The Tokyo Stock Exchange (東京証券取引所, とうきょうしょうけんとりひきじょ), abbreviated as Tosho (東証) or TSE/TYO, is a stock exchange located in Tokyo, Japan. It is the third largest stock exchange in the world by aggregate market capitalization of its listed companies, and the largest in Asia. It had 2,292 listed companies with a combined market capitalization of US$5.67 trillion as of February 2019.

The exchange is owned by the Japan Exchange Group (JPX), a holding company that it also lists (TYO: 8697). JPX was formed from its merger with the Osaka Exchange; the merger process begins in July 2012, when said merger was approved by the Japan Fair Trade Commission.[2] JPX itself was launched on January 1, 2013.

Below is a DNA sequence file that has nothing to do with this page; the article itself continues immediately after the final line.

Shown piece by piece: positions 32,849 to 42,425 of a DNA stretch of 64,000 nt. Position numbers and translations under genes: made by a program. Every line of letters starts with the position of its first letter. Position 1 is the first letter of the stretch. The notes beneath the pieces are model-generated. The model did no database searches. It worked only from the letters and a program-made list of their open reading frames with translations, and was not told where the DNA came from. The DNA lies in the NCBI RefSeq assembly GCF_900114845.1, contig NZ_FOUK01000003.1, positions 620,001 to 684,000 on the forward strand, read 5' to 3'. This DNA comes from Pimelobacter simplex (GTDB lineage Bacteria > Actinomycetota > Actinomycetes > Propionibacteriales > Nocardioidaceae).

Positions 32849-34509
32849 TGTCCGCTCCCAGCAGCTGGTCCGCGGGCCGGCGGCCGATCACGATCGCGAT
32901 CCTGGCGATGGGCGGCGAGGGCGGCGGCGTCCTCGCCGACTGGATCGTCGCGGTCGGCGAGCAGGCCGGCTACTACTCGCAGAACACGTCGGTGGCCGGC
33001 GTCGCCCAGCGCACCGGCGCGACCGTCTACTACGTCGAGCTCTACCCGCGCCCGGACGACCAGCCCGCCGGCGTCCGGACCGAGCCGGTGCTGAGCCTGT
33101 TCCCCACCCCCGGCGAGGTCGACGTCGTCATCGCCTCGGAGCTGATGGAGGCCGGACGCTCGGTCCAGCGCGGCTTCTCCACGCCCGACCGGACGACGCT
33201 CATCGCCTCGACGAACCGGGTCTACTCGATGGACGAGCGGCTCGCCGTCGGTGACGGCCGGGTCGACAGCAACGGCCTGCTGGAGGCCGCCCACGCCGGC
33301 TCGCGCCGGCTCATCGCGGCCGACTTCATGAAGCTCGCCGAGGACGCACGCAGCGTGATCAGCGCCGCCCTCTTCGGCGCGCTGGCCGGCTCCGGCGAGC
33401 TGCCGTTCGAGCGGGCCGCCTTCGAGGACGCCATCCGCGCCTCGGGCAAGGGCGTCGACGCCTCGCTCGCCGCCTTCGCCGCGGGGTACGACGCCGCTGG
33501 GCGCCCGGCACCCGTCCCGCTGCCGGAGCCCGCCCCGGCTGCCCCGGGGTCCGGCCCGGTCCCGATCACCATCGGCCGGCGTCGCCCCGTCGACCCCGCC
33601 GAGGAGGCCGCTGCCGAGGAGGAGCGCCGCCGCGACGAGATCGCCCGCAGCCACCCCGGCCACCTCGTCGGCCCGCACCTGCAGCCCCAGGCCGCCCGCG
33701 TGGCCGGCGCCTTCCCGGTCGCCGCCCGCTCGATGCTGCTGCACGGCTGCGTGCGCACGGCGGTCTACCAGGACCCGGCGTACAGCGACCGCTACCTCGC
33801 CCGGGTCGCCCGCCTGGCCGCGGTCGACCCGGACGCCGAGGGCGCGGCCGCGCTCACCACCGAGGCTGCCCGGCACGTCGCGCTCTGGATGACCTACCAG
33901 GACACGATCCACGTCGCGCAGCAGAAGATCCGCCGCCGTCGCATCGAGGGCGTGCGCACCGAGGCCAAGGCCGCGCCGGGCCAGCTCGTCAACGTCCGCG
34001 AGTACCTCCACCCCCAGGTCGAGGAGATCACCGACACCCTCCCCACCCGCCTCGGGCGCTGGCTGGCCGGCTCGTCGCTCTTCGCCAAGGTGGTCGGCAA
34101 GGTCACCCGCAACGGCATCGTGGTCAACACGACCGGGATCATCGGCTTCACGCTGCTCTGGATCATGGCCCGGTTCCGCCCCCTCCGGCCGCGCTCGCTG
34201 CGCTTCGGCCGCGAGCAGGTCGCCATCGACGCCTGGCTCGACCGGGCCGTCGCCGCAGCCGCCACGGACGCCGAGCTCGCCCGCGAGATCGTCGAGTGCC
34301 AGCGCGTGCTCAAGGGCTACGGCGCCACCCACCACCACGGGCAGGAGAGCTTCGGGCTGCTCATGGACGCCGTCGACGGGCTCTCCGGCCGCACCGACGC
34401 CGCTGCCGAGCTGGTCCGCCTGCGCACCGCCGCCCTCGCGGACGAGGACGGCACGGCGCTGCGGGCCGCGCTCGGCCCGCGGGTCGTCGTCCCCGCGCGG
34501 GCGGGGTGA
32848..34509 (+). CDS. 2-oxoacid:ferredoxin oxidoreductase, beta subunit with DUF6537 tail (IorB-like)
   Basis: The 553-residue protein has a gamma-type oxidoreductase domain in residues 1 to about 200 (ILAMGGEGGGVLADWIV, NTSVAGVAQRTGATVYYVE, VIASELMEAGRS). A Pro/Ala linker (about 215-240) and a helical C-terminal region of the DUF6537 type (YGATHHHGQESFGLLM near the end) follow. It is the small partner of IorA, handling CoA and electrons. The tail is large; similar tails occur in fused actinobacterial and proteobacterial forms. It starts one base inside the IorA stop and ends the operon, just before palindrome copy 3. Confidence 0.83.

The TSE is incorporated as a kabushiki gaisha with nine directors, four auditors and eight executive officers. Its headquarters are located at 2-1 NihonbashiKabutochō, Chūō, Tokyo which is the largest financial district in Japan. Its operating hours are from 8:00 to 11:30 a.m., and from 12:30 to 5:00 p.m. From April 24, 2006, the afternoon trading session started at its usual time of 12:30 p.m..

Stocks listed on the TSE are separated into the First Section for large companies, the Second Section for mid-sized companies, and the Mothers section for high-growth startup companies, and the TOKYO PRO Market section for more flexible alternative investment. As of October 31, 2010, there are 1,675 First Section companies, 437 Second Section companies and 182 Mothers companies.

The main indices tracking the TSE are the Nikkei 225 index of companies selected by the Nihon Keizai Shimbun (Japan’s largest business newspaper), the TOPIX index based on the share prices of First Section companies, and the J30 index of large industrial companies maintained by Japan’s major broadsheet newspapers.

Ninety-four domestic and 10 foreign securities companies participate in TSE trading. See: Members of the Tokyo Stock Exchange